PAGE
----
A Matter of Timing: The Witching Hour
2 – 5pm is what I sometimes call a "witching hour" time for Charlie, when his energy level is low and he's transitioning from one time of the day to another (afternoon to evening, school time to home time). It's a time when there's a tendency for him to have difficult moments.
So don't ask me why wasn't I thinking when I agreed to teach classes at 1 pm and 2pm on Mondays this semester.
That means that I've not been able to pick up Charlie after school on Monday (his school day ends at 2.45pm). Jim is more than happy to do it, but there's a catch: I've been picking up Charlie after school for almost every single day of his life. Of course it's essential for someone else to do this and Jim has gone out of his way to set up his work schedule to accommodate for Charlie's needs and mine. But still.
This hasn't been the easiest of school years for Charlie, what with him switching to the Big Autism Center in November, along with the multifarious changes and woes he's experience in adolescence. On the one hand, it's been lots of fun to have dad do the picking up, with random adventures, bike rides, and the like. On the other hand, it's a change, and at a time when Charlie has been doing a lot of changing himself. As illustrated by his reaction on (temporarily) losing his green worry beads on Sunday, he needs his little points of security. Add to this that, there tend to be a few extra transitions on Monday afternoons, when Jim needs to go into his office, when I'm tired and less alert after teaching a day's worth of classes, and when we're often in Jersey City which is a place we all like, but not exactly a relaxing one, especially around the PATH station at Journal Square. Honks and sirens are the least of what you hear.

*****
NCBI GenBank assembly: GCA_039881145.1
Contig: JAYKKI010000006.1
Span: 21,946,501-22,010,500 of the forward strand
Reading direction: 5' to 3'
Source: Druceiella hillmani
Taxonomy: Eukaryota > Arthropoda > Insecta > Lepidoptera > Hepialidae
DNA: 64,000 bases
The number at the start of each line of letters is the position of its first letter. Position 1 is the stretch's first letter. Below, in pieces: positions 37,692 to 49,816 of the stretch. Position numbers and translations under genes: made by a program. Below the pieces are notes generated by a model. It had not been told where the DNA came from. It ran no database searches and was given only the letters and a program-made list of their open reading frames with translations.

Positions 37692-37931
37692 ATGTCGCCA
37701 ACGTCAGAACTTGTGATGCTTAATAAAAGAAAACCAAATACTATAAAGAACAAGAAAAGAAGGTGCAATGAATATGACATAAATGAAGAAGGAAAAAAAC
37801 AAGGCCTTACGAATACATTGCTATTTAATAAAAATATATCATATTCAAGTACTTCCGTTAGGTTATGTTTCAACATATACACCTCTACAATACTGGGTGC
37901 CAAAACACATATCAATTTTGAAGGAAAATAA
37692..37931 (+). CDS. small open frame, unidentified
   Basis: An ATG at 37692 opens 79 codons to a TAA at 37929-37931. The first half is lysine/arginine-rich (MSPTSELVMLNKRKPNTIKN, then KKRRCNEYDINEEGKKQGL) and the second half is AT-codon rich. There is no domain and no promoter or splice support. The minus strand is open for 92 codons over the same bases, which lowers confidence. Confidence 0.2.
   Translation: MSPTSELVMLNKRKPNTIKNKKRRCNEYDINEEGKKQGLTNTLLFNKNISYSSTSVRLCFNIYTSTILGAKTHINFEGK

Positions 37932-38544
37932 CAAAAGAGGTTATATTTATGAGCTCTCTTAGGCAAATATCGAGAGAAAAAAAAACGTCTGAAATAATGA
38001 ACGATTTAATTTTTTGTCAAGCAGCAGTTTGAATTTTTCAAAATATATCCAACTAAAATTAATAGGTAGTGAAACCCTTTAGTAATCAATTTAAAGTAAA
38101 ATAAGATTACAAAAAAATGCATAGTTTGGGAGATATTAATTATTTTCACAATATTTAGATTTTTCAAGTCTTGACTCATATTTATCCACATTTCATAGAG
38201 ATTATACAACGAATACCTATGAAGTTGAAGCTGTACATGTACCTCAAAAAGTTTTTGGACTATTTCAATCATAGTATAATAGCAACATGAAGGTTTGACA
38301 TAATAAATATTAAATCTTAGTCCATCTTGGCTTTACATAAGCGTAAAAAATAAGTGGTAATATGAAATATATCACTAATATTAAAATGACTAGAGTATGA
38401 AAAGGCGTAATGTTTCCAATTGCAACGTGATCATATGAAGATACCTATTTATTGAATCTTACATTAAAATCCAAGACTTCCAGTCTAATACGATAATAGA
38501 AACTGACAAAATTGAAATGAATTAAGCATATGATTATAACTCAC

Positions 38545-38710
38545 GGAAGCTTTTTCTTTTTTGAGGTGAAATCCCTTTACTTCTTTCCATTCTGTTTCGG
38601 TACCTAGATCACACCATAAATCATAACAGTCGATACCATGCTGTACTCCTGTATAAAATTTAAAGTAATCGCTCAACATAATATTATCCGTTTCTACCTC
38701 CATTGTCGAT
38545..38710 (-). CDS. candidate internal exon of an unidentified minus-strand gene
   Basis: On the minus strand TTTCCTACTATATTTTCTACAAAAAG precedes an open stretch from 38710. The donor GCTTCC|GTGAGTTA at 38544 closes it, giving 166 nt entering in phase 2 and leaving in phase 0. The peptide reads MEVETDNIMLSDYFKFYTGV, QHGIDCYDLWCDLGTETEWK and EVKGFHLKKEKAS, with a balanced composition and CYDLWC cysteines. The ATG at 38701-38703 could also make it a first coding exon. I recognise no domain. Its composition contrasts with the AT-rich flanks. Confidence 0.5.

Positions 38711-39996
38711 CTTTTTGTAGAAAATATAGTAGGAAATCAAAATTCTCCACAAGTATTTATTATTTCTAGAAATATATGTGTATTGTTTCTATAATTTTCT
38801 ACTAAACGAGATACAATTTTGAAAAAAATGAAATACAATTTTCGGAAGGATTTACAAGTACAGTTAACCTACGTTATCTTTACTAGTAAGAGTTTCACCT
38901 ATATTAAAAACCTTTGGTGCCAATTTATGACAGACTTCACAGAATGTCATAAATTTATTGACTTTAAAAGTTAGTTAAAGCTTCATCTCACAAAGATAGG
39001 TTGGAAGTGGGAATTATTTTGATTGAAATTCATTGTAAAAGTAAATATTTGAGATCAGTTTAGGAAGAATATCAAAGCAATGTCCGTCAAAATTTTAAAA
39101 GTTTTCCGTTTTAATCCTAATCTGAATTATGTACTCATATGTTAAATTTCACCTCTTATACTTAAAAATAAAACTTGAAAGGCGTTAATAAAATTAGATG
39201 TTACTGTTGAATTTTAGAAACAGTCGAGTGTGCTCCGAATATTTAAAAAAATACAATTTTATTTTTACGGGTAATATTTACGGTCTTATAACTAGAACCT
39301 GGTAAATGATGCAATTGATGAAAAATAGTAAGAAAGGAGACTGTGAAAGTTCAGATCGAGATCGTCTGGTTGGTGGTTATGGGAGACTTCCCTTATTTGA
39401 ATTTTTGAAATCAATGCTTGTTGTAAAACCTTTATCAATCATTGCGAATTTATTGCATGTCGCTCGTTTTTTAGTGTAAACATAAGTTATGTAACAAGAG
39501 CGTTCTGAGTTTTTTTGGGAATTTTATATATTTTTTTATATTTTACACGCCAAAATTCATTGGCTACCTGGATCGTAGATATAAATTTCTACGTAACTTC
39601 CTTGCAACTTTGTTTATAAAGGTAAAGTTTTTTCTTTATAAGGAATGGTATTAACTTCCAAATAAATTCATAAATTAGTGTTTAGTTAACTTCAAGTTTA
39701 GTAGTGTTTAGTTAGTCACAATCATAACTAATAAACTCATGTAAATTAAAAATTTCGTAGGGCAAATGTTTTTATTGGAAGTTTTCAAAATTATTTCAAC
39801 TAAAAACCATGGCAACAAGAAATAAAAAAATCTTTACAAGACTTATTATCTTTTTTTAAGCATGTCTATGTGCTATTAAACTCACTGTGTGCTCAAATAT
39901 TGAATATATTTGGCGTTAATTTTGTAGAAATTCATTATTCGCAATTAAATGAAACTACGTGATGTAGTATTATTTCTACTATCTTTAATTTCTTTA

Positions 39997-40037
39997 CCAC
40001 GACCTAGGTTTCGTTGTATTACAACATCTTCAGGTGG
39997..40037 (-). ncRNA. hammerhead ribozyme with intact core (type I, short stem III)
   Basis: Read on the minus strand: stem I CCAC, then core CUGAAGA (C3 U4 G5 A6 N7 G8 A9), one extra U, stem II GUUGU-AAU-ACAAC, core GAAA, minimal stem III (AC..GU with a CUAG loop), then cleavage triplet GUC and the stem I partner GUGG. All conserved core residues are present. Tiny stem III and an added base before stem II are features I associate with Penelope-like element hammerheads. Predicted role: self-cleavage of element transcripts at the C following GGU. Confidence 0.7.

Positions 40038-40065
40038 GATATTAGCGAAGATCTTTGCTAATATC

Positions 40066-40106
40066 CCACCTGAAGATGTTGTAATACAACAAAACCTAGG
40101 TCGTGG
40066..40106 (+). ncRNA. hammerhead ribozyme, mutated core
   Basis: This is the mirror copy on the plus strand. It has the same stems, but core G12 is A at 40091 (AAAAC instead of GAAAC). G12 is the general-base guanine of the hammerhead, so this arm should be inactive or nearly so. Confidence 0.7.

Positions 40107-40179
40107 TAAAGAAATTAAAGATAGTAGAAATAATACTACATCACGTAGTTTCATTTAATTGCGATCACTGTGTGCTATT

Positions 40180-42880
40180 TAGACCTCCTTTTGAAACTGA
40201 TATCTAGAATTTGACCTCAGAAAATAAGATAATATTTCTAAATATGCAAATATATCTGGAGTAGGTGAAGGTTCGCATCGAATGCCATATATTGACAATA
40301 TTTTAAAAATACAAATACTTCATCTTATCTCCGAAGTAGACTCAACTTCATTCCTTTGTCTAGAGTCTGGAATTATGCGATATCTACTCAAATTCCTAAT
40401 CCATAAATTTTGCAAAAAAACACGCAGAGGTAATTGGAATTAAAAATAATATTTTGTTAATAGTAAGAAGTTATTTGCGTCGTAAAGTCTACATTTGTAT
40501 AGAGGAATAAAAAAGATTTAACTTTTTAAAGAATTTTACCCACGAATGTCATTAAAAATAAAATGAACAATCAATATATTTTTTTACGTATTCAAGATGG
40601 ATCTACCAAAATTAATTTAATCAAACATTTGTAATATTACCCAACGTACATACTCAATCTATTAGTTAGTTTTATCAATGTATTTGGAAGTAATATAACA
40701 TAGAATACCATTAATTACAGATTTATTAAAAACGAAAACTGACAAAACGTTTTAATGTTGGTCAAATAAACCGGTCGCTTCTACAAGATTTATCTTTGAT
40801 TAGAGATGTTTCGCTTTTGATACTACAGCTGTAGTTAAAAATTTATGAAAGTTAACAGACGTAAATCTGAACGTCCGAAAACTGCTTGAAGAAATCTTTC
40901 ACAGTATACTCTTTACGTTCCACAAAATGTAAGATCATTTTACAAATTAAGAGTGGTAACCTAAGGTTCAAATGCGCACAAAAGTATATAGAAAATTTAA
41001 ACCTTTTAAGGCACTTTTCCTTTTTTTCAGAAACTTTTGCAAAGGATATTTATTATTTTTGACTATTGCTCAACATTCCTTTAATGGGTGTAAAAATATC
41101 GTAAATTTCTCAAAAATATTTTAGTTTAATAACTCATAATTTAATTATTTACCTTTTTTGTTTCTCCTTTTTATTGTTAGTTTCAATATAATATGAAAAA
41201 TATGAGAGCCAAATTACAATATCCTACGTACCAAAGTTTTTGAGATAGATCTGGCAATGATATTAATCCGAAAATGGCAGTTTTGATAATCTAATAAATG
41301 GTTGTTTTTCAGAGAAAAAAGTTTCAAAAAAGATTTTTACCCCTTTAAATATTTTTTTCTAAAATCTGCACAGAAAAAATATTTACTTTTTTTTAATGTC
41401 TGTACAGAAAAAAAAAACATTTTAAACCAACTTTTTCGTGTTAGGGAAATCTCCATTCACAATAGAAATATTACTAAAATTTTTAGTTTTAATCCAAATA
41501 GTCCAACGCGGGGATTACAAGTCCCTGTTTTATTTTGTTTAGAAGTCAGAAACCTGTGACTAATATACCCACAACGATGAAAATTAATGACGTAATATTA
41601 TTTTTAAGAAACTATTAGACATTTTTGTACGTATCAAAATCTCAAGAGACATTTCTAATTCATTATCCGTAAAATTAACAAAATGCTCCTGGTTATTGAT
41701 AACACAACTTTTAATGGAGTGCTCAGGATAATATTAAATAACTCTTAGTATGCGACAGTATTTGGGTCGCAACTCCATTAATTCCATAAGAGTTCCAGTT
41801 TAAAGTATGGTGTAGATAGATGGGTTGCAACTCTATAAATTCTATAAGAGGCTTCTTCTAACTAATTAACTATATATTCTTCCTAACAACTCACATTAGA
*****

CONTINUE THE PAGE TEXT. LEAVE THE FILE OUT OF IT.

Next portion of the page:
I hadn't chosen the 1 and 2pm times, but took over the class when the original (childless) instructor had his own change of plans. And it all makes me reflect on how Jim and I have molded our schedules to Charlie's needs. Of course he needs to know the world doesn't revolve around him, needs to be "stretched" and learn to accommodate for others' needs. And it's only been one day a week.
Frankly, too, 2-5pm isn't my favorite time of the day, but I usually know how to get myself a "perk-me-upper"in the form of a steaming hot cup of coffee. Charlie often seems ready to down his dinner at 4pm; indeed, doing so sometimes (not always) a way to set him more at ease. Monday he was thoroughly on edge when Jim and Charlie picked me up on JFK Boulevard in Jersey City and dissolving into anxiety when we drove up Journal Square. Jim and I stood on the curb and talked about whether or not Jim should go to speak at the American Irish Historical Society. We decided he should stick to the plan and go. Jim opened the car door and told Charlie he was going and I got into the driver's seat. I made a 360 degree turn and went back towards my college and, through three walks and a couple of sessions of listening to more music while sitting on the beloved (and beat up) old blue couch, Charlie was in good spirits for the rest of the day.
Next school year I'll be able to pick Charlie up every day after school. Jim has been driving Charlie to school most mornings for the past few months. I had thought mornings would be tougher, but it looks like the opposite may be the case. Jim and Charlie have got a nice routine going, helped by regular doses of WKCR and, especially, Phil Schaap—Charlie seems to have become quite the fan and not only likes to hear the music but also Phil talking.
And once again I'm reminded, of how often in being Charlie's mother, it's just when I think I've got it figured out, that I don't and that's quite all right.
Plus, I've learned that I really like listening to Phil and Charlie Parker, too.